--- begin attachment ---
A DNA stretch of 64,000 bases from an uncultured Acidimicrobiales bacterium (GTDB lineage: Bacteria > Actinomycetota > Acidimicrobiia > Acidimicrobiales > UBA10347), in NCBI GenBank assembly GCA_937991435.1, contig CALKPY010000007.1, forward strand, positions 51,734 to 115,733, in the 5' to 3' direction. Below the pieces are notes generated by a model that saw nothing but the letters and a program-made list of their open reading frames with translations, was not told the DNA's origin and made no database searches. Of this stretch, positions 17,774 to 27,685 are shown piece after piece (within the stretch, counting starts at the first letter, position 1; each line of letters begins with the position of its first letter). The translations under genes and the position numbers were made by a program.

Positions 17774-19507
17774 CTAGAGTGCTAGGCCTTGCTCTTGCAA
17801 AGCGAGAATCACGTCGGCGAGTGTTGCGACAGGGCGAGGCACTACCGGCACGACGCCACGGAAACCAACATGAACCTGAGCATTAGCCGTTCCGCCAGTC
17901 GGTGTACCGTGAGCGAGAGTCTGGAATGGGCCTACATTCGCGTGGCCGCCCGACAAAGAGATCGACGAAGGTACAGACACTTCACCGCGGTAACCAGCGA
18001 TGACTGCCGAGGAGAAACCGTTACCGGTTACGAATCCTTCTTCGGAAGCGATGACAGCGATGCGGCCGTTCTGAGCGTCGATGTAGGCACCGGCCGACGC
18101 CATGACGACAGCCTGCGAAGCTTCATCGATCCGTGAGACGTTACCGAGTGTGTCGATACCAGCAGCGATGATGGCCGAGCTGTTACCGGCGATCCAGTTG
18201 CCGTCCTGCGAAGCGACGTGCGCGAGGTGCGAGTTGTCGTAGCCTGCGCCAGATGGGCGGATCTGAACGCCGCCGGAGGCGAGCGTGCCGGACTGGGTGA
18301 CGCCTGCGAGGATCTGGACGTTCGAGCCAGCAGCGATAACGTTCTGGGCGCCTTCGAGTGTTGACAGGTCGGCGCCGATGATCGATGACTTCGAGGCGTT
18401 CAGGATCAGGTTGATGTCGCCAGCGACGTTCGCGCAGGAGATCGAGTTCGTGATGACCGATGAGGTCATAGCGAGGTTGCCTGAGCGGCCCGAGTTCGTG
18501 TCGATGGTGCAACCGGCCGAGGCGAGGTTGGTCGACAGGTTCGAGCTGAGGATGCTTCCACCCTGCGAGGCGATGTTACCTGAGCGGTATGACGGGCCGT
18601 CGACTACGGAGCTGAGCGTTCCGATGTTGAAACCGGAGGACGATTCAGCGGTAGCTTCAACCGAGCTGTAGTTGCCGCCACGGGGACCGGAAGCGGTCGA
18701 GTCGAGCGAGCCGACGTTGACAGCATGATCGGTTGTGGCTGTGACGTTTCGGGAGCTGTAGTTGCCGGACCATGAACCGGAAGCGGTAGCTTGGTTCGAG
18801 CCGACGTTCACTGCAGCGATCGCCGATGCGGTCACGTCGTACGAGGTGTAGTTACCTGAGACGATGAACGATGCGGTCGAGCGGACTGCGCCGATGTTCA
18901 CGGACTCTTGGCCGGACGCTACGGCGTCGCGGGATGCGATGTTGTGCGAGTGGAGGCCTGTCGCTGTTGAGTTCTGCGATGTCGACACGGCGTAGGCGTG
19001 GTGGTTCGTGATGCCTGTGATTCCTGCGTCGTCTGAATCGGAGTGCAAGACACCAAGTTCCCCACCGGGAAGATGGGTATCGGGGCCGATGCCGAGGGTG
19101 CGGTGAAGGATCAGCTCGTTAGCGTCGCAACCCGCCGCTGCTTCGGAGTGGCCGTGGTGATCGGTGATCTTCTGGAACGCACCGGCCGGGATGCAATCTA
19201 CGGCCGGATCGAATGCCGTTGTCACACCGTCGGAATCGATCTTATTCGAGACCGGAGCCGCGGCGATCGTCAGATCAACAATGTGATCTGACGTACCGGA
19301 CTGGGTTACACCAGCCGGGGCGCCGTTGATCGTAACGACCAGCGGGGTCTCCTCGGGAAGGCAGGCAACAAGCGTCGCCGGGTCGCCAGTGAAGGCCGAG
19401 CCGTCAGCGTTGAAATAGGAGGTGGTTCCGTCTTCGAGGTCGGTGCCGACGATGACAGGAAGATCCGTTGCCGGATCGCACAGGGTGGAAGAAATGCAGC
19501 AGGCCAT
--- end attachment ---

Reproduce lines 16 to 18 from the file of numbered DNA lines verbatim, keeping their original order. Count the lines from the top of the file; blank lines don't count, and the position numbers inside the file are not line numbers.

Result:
19001 GTGGTTCGTGATGCCTGTGATTCCTGCGTCGTCTGAATCGGAGTGCAAGACACCAAGTTCCCCACCGGGAAGATGGGTATCGGGGCCGATGCCGAGGGTG
19101 CGGTGAAGGATCAGCTCGTTAGCGTCGCAACCCGCCGCTGCTTCGGAGTGGCCGTGGTGATCGGTGATCTTCTGGAACGCACCGGCCGGGATGCAATCTA
19201 CGGCCGGATCGAATGCCGTTGTCACACCGTCGGAATCGATCTTATTCGAGACCGGAGCCGCGGCGATCGTCAGATCAACAATGTGATCTGACGTACCGGA